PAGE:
https://doi.org/10.1086/226311 [Google Scholar]
  40. Murphy, K. M.
    (2015) Swedish design: An ethnography. Ithaca: Cornell University Press.
    [Google Scholar]
  41. Nowak, J.
    (2007) The power of place-Making: A summary of creativity and neighborhood development: Strategies for community. Culture and Community Revitalization: A SIAP/ Reinvestment Fund Collaboration 2007–2009.
    [Google Scholar]
  42. O’Cleireacain, C. & Rivlin, A. M.
    (2002) A sound fiscal footing for the nation’s capital: A federal responsibility. Washington, DC: The Brookings Institution Press.
    [Google Scholar]
  43. Peck, J.
    (2005) Struggling with the creative class. International Journal of Urban and Regional Research, 29(4), 740–70. 10.1111/j.1468‑2427.2005.00620.x
    https://doi.org/10.1111/j.1468-2427.2005.00620.x [Google Scholar]
  44. Peyroux, E., Pütz, R. & Glasze, G.
    (2012) Business Improvement Districts (BIDs): The internationalization and contextualization of a ‘traveling concept. European Urban and Regional Studies, 19(2), 111–20. 10.1177/0969776411420788
    https://doi.org/10.1177/0969776411420788 [Google Scholar]
  45. Prifti, R. & Jaupi, F.
    (2021) Entrepreneurial urban regeneration: Business improvement districts as a form of organizational innovation. New York: Routledge.
    [Google Scholar]
  46. Richards, G., Marques, L. & Mein, K.
    eds. (2015) Event design: Social perspectives and practices. New York: Routledge.
    [Google Scholar]
  47. Schaller, S.
    (2019) Business Improvement Districts and the contradictions of placemaking:BID urbanism in Washington, D.C. Athens: University of Georgia Press. 10.2307/j.ctv5npk6z
    https://doi.org/10.2307/j.ctv5npk6z [Google Scholar]
  48. Schaller, S., & Guinand, S.
    (2017) Pop-up landscapes: A new trigger to push up land value?Urban Geography, 39(1), 54–74. 10.1080/02723638.2016.1276719
    https://doi.org/10.1080/02723638.2016.1276719 [Google Scholar]
  49. Scollon, R. & Scollon, S. W.
    (2003) Discourses in Place: Language in the material world. London: Routledge. 10.4324/9780203422724
    https://doi.org/10.4324/9780203422724 [Google Scholar]
  50. Smith, F. M.
    (1999) Discourses of citizenship in transition: Scale, politics and urban renewal. Urban Studies, 36(1), 167–187. 10.1080/0042098993808
    https://doi.org/10.1080/0042098993808 [Google Scholar]
  51. Smith, N.
    (2002) New globalism, new urbanism: Gentrification as global urban strategy. Antipode, 34(3), 427–50. 10.1111/1467‑8330.00249
    https://doi.org/10.1111/1467-8330.00249 [Google Scholar]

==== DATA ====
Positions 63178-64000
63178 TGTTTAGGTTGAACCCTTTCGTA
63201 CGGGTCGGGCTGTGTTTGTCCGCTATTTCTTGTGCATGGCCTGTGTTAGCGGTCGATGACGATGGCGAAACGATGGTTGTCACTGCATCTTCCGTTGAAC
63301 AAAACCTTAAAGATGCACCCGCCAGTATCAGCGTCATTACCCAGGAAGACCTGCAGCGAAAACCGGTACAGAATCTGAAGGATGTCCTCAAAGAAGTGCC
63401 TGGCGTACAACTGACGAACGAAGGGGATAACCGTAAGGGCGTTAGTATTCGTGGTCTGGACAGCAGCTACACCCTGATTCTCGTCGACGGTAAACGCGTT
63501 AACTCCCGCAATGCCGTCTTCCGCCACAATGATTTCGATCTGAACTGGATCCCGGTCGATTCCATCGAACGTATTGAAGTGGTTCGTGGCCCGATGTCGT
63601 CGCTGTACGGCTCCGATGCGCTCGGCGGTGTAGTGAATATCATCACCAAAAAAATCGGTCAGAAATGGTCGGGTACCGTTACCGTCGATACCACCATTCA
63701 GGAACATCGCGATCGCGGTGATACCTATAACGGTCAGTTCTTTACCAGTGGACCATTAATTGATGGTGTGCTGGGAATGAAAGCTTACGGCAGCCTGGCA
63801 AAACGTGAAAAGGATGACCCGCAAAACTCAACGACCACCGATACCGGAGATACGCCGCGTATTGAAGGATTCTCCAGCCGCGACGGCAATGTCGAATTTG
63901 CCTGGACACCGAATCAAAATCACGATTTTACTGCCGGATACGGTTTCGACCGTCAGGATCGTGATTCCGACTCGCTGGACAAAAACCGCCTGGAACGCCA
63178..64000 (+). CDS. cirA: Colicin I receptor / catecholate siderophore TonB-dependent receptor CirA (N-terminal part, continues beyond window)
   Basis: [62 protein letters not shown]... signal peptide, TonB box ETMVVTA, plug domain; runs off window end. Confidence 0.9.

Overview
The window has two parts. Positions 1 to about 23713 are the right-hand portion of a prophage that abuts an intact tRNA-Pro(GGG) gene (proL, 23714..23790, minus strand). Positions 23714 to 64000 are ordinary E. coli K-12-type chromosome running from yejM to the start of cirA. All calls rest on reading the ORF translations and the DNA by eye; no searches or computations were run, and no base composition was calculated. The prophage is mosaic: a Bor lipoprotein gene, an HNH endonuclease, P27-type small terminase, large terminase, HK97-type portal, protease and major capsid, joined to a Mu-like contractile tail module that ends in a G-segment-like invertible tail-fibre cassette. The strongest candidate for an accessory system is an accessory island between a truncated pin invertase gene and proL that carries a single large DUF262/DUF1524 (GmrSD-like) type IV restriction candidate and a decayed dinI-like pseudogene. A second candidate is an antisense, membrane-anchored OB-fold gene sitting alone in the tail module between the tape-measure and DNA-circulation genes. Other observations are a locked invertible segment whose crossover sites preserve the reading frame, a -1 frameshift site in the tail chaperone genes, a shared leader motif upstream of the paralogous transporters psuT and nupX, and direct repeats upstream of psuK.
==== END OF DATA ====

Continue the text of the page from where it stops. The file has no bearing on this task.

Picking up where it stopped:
52. Summers, B. T.
    (2019) Black in place: The spatial aesthetics of race in a post-Chocolate City. Chapel Hill: University of North Carolina Press. 10.5149/northcarolina/9781469654010.001.0001
    https://doi.org/10.5149/northcarolina/9781469654010.001.0001 [Google Scholar]
  53. Suntikul, W., & Jachna, T.
    (2016) The co-creation/place attachment nexus. Tourism Management, 521, 276–86. 10.1016/j.tourman.2015.06.026
    https://doi.org/10.1016/j.tourman.2015.06.026 [Google Scholar]
  54. Talen, E.
    (2015) Do-It-Yourself urbanism: A history. Journal of Planning History, 14(2), 135–48. 10.1177/1538513214549325
    https://doi.org/10.1177/1538513214549325 [Google Scholar]
  55. Throgmorton, J. A.
    (2003) Planning as Persuasive Storytelling in a Global-Scale Web of Relationships. Planning Theory, 2(2), 125–151. 10.1177/14730952030022003
    https://doi.org/10.1177/14730952030022003 [Google Scholar]
  56. Trinch, S. L., & Snajdr, E.
    (2020) What the signs say: Language, gentrification, and place-making in Brooklyn. Nashville: Vanderbilt University Press. 10.2307/j.ctv160btqs
    https://doi.org/10.2307/j.ctv160btqs [Google Scholar]
  57. Valli, C., and Hammami, F.
    (2021) Introducing business improvement districts (BIDs) in Sweden: A social justice appraisal. European Urban and Regional Studies28(2), 155–72. 10.1177/0969776420925525
    https://doi.org/10.1177/0969776420925525 [Google Scholar]
  58. Waldeck, M.
    (2020) Typography and nationalism: The past and modernism under Nazi rule. Journal of Visual Political Communication6(1), 37–80. 10.1386/jvpc_00003_1
    https://doi.org/10.1386/jvpc_00003_1 [Google Scholar]
  59. Wells, K. J.
    (2015) A housing crisis, a failed law, and a property conflict: The US urban speculation tax. Antipode, 47(4), 1043–1061. 10.1111/anti.12146
    https://doi.org/10.1111/anti.12146 [Google Scholar]
  60. Whyte, W.
    (1988) City: Rediscovering the center. Philadelphia: University of Philadelphia Press.
    [Google Scholar]
  61. Zimmer, B.
    (2021) Pandemic dining on asphalt gets its own name. Wall Street JournalAugust14: C31.
    [Google Scholar]
  62. Zukin, S.
    (1995) The cultures of cities. Cambridge, MA: Blackwell.
    [Google Scholar]
This is a required field
Please enter a valid email address
Approval was successful
Invalid data
An Error Occurred
Approval was partially successful, following selected items could not be processed due to error